October 24, 2011

Research proposal writing: topic and methods

Photo by me. I like the T-shirt of the boy on the right: "PhD: Philosophy of Denim."

As you've likely realized, I am intently focused on the impacts of climate change on agriculture. But not in a way that most other scientists are. They want to quantify, predict, assess, and project. I want to tell a human story about how scientists, policy-makers, farmers, and the people in between, imagine their future. This is why I became a social scientist rather than a biochemist.

I'm running into a bit of a conceptual roadblock, which is that not many other scholars take a "human perspective" towards agricultural research systems. There is a lot written in economics and policy, but I don't have, nor necessarily desire, an economics background. I read a lot of economics, because economists like to write about things like agricultural innovation. My disciplinary trajectory, however, is currently inclined towards Science and Technology Studies, political ecology, and some ("enlightened") science policy. I end up drawing from a medley of sociology, history, anthropology, geography, and environmental studies; picking and choosing relevant theories, methods, and similar case studies that I can base my research on.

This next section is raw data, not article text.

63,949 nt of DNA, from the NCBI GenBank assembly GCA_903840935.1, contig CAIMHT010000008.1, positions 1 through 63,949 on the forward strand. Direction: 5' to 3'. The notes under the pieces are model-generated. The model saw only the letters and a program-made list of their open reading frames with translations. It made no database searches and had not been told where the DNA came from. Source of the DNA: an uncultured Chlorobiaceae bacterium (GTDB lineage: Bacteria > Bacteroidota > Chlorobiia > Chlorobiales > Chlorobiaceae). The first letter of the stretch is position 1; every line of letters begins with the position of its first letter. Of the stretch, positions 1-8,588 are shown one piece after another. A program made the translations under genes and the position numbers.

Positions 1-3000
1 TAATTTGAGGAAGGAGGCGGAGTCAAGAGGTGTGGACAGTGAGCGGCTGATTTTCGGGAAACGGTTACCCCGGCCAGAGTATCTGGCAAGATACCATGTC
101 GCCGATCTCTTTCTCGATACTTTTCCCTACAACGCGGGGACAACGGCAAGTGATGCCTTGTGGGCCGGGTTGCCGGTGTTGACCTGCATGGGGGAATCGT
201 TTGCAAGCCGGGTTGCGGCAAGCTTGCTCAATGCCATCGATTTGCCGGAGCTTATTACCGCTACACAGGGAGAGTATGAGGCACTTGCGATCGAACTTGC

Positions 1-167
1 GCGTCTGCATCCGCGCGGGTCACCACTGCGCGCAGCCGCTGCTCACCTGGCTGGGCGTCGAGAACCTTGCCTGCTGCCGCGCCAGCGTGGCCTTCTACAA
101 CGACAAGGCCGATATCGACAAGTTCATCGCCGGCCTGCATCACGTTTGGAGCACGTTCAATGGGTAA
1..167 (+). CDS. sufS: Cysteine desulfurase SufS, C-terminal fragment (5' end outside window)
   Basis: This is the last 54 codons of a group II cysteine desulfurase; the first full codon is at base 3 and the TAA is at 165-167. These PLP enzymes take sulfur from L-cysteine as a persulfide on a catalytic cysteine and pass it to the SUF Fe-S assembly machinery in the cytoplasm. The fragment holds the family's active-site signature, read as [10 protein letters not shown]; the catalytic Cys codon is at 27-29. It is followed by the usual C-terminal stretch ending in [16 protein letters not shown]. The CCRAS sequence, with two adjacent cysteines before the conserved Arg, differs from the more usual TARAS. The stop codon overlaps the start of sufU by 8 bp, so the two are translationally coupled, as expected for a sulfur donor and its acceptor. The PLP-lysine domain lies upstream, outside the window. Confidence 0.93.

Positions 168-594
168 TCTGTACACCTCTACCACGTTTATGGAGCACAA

On one hand, my unique (inter)disciplinary perspective is something that I hope gives me special insights to my research, as well as contributing something original to the field of literature; on the other, sometimes it feels a bit lonely! I have a great set of advisors and colleagues, but I'm feeling like I want to express something really badly, but can't quite come up with the words. Writing my research proposal has been eternally frustrating because of this.

I know that the work I'm putting in now it really important to the rest of my career. I have a steep learning curve to get over, but luckily I'm equipped with a pretty good brain to help me out :)

In other agriculture related blogs, check out Ed Carr's post on agricultural productivity, and a response by Nathan Yaffe.

1 comment:

  1. It is pretty exciting to be in a position where little has been written regarding your ideas. I searched Google for "utility company literature" the other day and there were only three hits. One was my abstract for the Association of American Geographers meeting. ^_^ We got this!


Note: Only a member of this blog may post a comment.